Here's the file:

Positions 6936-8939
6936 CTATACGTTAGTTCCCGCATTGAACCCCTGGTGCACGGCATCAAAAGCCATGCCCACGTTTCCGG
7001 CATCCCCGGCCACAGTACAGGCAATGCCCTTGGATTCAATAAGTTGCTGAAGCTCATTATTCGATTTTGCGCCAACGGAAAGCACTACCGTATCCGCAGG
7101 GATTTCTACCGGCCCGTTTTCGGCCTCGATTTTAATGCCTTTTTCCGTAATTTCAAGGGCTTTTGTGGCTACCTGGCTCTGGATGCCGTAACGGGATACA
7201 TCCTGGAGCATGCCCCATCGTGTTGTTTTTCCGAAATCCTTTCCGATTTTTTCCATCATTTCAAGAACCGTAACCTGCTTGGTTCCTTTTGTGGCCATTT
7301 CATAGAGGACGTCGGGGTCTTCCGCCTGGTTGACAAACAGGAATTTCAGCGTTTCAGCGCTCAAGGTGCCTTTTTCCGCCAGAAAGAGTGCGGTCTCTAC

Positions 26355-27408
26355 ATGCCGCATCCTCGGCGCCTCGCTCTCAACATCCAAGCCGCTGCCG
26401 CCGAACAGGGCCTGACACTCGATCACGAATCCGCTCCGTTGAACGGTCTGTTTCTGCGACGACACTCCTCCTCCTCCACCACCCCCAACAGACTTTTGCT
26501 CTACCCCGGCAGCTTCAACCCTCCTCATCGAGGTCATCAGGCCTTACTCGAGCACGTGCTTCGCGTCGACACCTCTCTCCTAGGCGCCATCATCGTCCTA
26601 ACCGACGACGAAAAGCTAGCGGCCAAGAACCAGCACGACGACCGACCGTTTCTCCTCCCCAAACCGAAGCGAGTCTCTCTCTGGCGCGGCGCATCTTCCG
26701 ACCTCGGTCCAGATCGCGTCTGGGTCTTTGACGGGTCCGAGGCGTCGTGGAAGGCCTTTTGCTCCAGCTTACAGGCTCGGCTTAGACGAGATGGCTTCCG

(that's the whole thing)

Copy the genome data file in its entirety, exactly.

Positions 6936-8939
6936 CTATACGTTAGTTCCCGCATTGAACCCCTGGTGCACGGCATCAAAAGCCATGCCCACGTTTCCGG
7001 CATCCCCGGCCACAGTACAGGCAATGCCCTTGGATTCAATAAGTTGCTGAAGCTCATTATTCGATTTTGCGCCAACGGAAAGCACTACCGTATCCGCAGG
7101 GATTTCTACCGGCCCGTTTTCGGCCTCGATTTTAATGCCTTTTTCCGTAATTTCAAGGGCTTTTGTGGCTACCTGGCTCTGGATGCCGTAACGGGATACA
7201 TCCTGGAGCATGCCCCATCGTGTTGTTTTTCCGAAATCCTTTCCGATTTTTTCCATCATTTCAAGAACCGTAACCTGCTTGGTTCCTTTTGTGGCCATTT
7301 CATAGAGGACGTCGGGGTCTTCCGCCTGGTTGACAAACAGGAATTTCAGCGTTTCAGCGCTCAAGGTGCCTTTTTCCGCCAGAAAGAGTGCGGTCTCTAC

Positions 26355-27408
26355 ATGCCGCATCCTCGGCGCCTCGCTCTCAACATCCAAGCCGCTGCCG
26401 CCGAACAGGGCCTGACACTCGATCACGAATCCGCTCCGTTGAACGGTCTGTTTCTGCGACGACACTCCTCCTCCTCCACCACCCCCAACAGACTTTTGCT
26501 CTACCCCGGCAGCTTCAACCCTCCTCATCGAGGTCATCAGGCCTTACTCGAGCACGTGCTTCGCGTCGACACCTCTCTCCTAGGCGCCATCATCGTCCTA
26601 ACCGACGACGAAAAGCTAGCGGCCAAGAACCAGCACGACGACCGACCGTTTCTCCTCCCCAAACCGAAGCGAGTCTCTCTCTGGCGCGGCGCATCTTCCG
26701 ACCTCGGTCCAGATCGCGTCTGGGTCTTTGACGGGTCCGAGGCGTCGTGGAAGGCCTTTTGCTCCAGCTTACAGGCTCGGCTTAGACGAGATGGCTTCCG